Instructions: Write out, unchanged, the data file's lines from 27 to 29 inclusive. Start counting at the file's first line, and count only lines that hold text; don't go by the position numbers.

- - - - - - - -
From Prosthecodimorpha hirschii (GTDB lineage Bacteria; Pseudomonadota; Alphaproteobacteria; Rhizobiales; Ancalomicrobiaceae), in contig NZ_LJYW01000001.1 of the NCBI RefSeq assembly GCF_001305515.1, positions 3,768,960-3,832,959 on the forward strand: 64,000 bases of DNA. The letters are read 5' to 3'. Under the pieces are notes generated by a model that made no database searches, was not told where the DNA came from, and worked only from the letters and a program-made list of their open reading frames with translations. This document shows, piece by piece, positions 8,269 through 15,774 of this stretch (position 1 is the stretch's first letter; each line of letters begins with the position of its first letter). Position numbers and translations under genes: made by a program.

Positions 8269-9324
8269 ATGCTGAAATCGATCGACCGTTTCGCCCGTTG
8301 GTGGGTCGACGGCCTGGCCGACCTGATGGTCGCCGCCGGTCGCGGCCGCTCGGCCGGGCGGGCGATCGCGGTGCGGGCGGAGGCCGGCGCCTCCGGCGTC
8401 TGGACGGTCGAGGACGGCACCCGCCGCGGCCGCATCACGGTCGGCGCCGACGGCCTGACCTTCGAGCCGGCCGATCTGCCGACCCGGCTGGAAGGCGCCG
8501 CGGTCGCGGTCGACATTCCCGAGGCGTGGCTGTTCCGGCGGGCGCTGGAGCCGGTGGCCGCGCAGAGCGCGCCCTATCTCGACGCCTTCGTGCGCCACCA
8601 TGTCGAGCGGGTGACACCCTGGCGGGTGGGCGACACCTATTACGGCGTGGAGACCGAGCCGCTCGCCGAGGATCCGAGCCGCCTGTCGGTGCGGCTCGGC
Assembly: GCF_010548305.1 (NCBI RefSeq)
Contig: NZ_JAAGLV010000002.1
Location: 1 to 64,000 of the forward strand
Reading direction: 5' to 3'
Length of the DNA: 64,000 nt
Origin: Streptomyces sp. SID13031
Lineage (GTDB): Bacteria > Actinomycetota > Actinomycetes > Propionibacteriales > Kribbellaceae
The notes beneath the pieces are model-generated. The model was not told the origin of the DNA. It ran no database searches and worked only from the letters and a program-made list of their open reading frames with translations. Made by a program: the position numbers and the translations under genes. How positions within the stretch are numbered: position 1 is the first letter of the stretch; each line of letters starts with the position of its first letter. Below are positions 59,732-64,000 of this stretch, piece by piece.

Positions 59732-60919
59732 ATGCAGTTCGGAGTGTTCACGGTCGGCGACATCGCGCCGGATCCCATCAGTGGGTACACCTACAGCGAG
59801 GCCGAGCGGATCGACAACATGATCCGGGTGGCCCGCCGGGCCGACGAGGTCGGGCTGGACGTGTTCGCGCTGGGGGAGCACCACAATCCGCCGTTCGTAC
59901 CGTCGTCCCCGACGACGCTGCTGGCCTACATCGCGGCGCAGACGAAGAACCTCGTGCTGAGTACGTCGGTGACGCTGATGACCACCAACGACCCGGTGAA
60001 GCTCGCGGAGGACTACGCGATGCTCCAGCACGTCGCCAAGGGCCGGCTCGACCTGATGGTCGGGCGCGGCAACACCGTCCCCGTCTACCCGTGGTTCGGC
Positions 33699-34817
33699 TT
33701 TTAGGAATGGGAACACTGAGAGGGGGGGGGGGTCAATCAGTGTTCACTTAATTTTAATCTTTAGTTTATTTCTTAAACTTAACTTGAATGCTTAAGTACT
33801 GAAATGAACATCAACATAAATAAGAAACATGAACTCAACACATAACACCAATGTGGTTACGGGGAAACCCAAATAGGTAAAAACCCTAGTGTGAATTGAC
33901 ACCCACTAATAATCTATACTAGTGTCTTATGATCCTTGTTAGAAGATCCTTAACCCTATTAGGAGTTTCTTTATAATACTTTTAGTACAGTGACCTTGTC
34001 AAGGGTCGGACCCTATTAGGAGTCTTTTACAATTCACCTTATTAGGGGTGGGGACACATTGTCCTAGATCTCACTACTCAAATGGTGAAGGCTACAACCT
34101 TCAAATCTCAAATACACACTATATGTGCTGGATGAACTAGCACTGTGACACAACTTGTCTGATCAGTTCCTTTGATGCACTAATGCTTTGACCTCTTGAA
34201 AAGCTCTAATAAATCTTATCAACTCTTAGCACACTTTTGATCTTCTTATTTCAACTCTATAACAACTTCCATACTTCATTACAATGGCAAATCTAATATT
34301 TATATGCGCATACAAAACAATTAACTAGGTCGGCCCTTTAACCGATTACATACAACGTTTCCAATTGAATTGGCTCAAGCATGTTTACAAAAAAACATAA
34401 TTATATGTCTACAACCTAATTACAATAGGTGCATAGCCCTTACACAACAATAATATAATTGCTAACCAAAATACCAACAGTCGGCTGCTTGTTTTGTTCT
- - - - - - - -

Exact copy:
34101 TCAAATCTCAAATACACACTATATGTGCTGGATGAACTAGCACTGTGACACAACTTGTCTGATCAGTTCCTTTGATGCACTAATGCTTTGACCTCTTGAA
34201 AAGCTCTAATAAATCTTATCAACTCTTAGCACACTTTTGATCTTCTTATTTCAACTCTATAACAACTTCCATACTTCATTACAATGGCAAATCTAATATT
34301 TATATGCGCATACAAAACAATTAACTAGGTCGGCCCTTTAACCGATTACATACAACGTTTCCAATTGAATTGGCTCAAGCATGTTTACAAAAAAACATAA